Justice Turned Upside Down

On Friday, National Review reported that the Center of Public Service and Social Justice at Yale University (a 501(c)(3) nonprofit group) has rejected the membership request of Choose Life at Yale (CLAY) to join the group, the school’s community-service umbrella organization. Joining the Center of Public Service and Social Justice group would give the pro-life group access to Dwight Hall’s funds, meeting rooms, service vehicles, and many other resources.

The article reports:

CLAY had one minute to present its case for membership, followed by no deliberations whatsoever. Immediately after the presentation, one representative from each of the 96 member organizations of Dwight Hall voted. The exact tally is unknown to those outside Dwight Hall, but a majority voted against the pro-life group.

The article explains one reason for the opposition:

On the day before the vote, one of the student leaders of Dwight Hall wrote an op-ed in the Yale Daily News that asked fellow student leaders to reject CLAY’s petition for membership. Andre Manuel argued that the vote was not a matter of free speech but of a difference in opinion over the definition of “social justice.” According to Manuel, a group that denies reproductive rights cannot have a claim to an organization that promotes social justice.

Obviously, this social justice group sees no injustice in killing the unborn.

The article further reports:

But the group’s work is not limited to such activism (pro life activism). In recent years, with the opening of a nearby crisis pregnancy center, CLAY members have devoted themselves to volunteering and serving mothers in their time of material, emotional, and spiritual need.

All of these aspects of CLAY certainly fit within Dwight Hall’s purported mission “to foster civic-minded student leaders and to promote service and activism in New Haven and around the world.” By rejecting the group, Dwight Hall has made clear that its definition of “social justice” — with member organizations ranging from Amnesty International to Students for Justice in Palestine — does not include active service to the community by conservative groups.

This is what our young adults are being taught about social justice at one of the most prestigious schools in the nation. What a disgrace.

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There Is A Plan

I am warning you ahead of time that this article is going in a number of different directions. If you don’t want to bother to read the whole thing, the bottom line is, “Please follow the link to the ‘Fix It’ Series”–Rep. John Campbell’s plan for turning around the economy. Rep. Campbell suggests nine basic steps that would make a great difference.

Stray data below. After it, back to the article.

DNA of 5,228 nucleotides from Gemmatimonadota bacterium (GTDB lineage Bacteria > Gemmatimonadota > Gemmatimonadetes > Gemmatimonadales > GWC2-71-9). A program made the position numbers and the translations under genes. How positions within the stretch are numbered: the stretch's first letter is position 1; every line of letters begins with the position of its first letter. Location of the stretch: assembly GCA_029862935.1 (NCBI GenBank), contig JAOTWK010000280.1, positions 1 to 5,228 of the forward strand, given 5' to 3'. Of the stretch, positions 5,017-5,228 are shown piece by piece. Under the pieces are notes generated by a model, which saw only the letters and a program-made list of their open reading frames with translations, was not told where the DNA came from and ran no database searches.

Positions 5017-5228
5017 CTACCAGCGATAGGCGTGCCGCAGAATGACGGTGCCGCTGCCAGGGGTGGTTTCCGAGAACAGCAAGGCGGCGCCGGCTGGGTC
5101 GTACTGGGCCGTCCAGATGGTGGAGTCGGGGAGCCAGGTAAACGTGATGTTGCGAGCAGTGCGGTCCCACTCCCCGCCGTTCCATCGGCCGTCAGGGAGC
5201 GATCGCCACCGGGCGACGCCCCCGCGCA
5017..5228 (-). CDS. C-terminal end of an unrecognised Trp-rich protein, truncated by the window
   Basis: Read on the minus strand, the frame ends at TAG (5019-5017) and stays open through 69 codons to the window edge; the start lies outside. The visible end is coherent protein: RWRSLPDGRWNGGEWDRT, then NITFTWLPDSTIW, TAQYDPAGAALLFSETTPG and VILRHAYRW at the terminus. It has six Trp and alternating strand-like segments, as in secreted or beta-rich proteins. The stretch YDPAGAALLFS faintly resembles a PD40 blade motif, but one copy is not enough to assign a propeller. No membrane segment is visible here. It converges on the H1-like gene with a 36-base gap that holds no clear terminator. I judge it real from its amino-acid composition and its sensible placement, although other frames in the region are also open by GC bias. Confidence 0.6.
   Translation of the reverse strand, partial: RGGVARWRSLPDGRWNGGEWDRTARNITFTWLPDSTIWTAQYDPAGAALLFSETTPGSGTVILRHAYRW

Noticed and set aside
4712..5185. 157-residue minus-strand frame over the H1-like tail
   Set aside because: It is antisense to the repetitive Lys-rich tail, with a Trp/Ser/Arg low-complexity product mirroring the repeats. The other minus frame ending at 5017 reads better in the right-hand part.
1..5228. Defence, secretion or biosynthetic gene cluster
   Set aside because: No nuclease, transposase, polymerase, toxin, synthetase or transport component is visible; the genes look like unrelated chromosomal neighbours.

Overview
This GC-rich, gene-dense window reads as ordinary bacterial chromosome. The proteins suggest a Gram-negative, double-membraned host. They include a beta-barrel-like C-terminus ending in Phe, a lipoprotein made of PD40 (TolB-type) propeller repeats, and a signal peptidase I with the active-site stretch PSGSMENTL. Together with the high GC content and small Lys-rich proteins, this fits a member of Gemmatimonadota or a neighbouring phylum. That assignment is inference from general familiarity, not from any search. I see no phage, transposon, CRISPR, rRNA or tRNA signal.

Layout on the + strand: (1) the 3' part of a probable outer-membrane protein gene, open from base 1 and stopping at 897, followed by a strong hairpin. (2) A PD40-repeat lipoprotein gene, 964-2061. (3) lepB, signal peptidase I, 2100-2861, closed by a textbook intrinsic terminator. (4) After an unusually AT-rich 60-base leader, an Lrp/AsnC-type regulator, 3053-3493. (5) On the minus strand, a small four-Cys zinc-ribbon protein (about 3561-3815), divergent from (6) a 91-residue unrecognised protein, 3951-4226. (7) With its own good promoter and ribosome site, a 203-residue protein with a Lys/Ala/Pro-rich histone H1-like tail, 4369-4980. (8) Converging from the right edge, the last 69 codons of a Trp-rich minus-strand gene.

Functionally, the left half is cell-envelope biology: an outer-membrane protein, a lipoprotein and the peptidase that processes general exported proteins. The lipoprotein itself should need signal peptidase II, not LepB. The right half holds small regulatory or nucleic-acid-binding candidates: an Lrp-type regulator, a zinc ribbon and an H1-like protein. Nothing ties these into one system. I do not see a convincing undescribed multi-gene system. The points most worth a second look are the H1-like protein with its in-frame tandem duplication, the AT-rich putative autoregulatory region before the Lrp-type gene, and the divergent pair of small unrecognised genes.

According to Quoteland.com, Charles Edward Montague, English novelist and essayist (1867-1928), stated: “There is no limit to what a man can do so long as he does not care a straw who gets the credit for it.” That statement has been quoted in various forms by American Presidents, corporate leaders, and various coaches. It still stands as a truthful statement. Washington isn’t broken–it’s just that some of the leadership are not taking full advantage of the talent around them.

John Campbell is a member of the U. S. House of Representatives representing  the 48th Congressional District of district in California. He is a Certified Public Accountant (CPA) and small business owner. He serves on the House Committee on Financial Services and served on several Congressional economic working groups in 2008 and 2009. When you consider his business background, it is not surprising that he has put a plan together to turn around America’s struggling economy. You can find that plan at the “Fix It Series.” Please follow the link to see what is possible if the leadership in Washington was more interested in solutions than politics.

Some of the lessons I think our representatives in Washington need to learn are found in a book I recently read. “How Starbucks Saved My Life,” by Michael Gates Gill. This book tells the story of a high ranking corporate type who had grown up in a privileged environment (Yale University, Skull and Bones, easy entry into the corporate world, etc.). The book details the changes in his life that occurred when he suddenly lost his corporate job. One of the major lessons in the book is the value of respecting yourself and the people who work for you and with you. I understand that Washington politicians need to get re-elected, but a little cooperation and respect would go a long way in the current environment.

Harry Truman once stated, “If you want a friend in Washington, get a dog.” This statement tells me that the environment in Washington is challenging at best and has been for a long time. At this point in our history, we need to grow up and start hearing each others ideas so that we can solve the serious problems facing our country.

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